Mr./ Mrs. President, as you already know, our police officers have always been there for our country, and they do great things for us. They have protected Americans from criminals and kept us safe since this country started, but something seems different now. It seems like part of our police officers have gone rogue and are acting only on their emotions with less concern about others. Many officers have been accused of using excessive force and being too brutal. Some officers have even been proven guilty of beating and killing black men for absolutely no reason. This major change in our police force leads me to the question: Will Americans change how they view and trust our police officers based on the reports of police brutality?
When you hear about police brutality on the news, what do you usually hear? A white cop shooting a white man? A black cop shooting a black man? No, you hear that a white cop shot a black man. This is making many Americans think that all police are racist and they target blacks over whites, but if you look at the facts, this is not the case. The FBI released a report that shows 708 people have been killed by police officers so far this year. Of those 708 people, 325 of them were white, 173 were black, 111 were Hispanic, 27 were described as other, and 72 are still unknown. As you can see, the number of white deaths are almost double that of black deaths, which just goes to show you that racism probably isn’t the biggest factor in police shootings. However, racism is a highly argued topic, so the media ties it to police brutality to make more interesting stories and get more views. Many of us believe anything we see on the media, so it doesn’t surprise me that some people stereotype all police officers as racist based on what they see on the news instead of what the facts say.
Have you ever watched or heard about a court session over an officer accused of brutality? Well, if you haven’t, then you only need to know about one to get the idea of how they all go. The officer is asked about what happened, and he will say one of the following: “I felt threatened.” “I felt afraid.” “The victim struggled with me.” “He reached for my gun.” Whether they are guilty or not, they will most likely say something along those lines. Attorney Benjamin Crump writes; “If I had a dollar for every time the reason given by the police was that “They reached for my weapon” or “They attacked me and I felt in fear for my life,” I wouldn’t have enough room in my pockets” (TIME). Basically all police officers accused of police brutality will say one of these things, but that’s what makes it hard to tell if they are guilty or not.
A major factor in determining if Americans will change how they view their police force is trustworthiness. Many citizens just don’t trust police anymore because reports of police brutality have been so common and we have evidence that it happens. It’s hard to trust someone that says “It was self defense” when we have a video that shows it was clearly not, and they had no right or reason to do what they did. An officer committing police brutality makes you think of them differently, but once there is proof that they lied about doing it, it’s easy to lose all trust you have in them. If you were to watch a video of police brutality and then hear the officer's story, then it would be hard to look at a police officer the same way again and put the same amount of trust in them.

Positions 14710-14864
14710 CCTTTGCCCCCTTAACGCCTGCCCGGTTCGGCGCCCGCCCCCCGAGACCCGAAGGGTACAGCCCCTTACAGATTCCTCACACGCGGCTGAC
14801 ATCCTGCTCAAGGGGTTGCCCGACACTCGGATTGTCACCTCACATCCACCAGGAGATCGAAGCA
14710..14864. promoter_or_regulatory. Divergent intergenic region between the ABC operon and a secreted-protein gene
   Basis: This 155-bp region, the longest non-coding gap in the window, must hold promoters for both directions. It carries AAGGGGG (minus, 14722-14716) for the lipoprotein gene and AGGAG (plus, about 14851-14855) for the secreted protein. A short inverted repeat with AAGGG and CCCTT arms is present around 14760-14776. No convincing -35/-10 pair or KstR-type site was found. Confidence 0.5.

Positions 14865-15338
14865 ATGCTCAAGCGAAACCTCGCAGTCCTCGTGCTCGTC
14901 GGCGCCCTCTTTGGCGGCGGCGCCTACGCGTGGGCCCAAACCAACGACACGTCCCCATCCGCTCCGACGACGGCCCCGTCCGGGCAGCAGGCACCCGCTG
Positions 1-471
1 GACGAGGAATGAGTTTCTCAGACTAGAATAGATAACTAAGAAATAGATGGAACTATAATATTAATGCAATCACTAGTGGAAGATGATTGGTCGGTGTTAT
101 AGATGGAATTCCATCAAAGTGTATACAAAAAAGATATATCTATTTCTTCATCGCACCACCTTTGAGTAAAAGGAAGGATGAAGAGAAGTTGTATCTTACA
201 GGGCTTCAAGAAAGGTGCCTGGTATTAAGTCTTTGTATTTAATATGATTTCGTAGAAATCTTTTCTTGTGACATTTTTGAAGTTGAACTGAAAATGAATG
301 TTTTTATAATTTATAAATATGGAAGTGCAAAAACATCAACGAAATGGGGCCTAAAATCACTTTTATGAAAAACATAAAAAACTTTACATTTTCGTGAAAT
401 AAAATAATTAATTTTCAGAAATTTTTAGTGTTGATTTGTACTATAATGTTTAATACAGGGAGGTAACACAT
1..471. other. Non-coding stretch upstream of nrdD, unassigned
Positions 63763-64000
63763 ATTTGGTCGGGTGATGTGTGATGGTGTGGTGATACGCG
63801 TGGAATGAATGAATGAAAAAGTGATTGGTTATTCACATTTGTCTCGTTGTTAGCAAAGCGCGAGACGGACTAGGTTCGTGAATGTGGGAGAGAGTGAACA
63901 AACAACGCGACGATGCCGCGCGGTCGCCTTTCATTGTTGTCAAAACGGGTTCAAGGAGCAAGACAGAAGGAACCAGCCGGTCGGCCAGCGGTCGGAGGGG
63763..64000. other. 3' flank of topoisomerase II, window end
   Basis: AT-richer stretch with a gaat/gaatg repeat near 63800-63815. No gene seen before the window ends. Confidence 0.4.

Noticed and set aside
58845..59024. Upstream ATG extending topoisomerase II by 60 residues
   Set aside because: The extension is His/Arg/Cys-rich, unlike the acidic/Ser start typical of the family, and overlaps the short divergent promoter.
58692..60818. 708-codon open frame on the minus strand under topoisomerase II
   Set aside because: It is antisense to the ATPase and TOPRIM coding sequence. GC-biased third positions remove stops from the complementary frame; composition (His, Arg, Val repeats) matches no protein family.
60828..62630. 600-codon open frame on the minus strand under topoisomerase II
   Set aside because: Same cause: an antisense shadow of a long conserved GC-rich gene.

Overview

While a picture or video can show us what happened, it doesn’t tell us everything. As Filmmaker Errol Morris wrote in TIME Magazine, “Photography doesn’t offer proof of anything. It merely supplies additional evidence, which otherwise might not be available.” His point is that a picture or video will never tell us 100% of what happened because something that occurred off-camera could have triggered the officer’s reaction and caused him to be brutal and possibly use excessive force. Although photography is an excellent source of evidence, it can’t prove anything, it can only support one side of the story or the other. However, a video is enough for some people, and they draw conclusions based on the video and think they know exactly what happened: The police officer was racist and thought the victim was up to no good, so he did what he thought he needed to do. Most Americans aren’t considering what happened off-camera and what we don’t have proof of, so they decide that police are untrustworthy and brutal and completely change how they view our entire police force.
Although some police officers have been convicted of crimes of brutality, Americans can’t deny the fact that most of them do their job and protect us. Because the media broadcasts issues of police brutality so often, we have video evidence that it happens, and we have proof that some officers are racist and are using brutality against others, it seems clear that more and more Americans will continue to change their view on our police force. However, I do not think that it is right to judge all officers based on the actions of only a handful of them, and I recommend that you do not influence Americans in any way to change how they view their police officers. It is each person's individual choice to decide how they view their police officers, and it is up to you to tell the truth and be honest about every case of police brutality no matter how it makes you look. If you do that, then it will benefit you more in the long run than if you were to try to make our police force sound different than it really is. It is also in your best interest to serve justice to the officers that have been proven guilty of their crimes, and to let America know the full truth about it’s officers so we as individuals don’t lose sight of why our police officers are here and everything they do for us.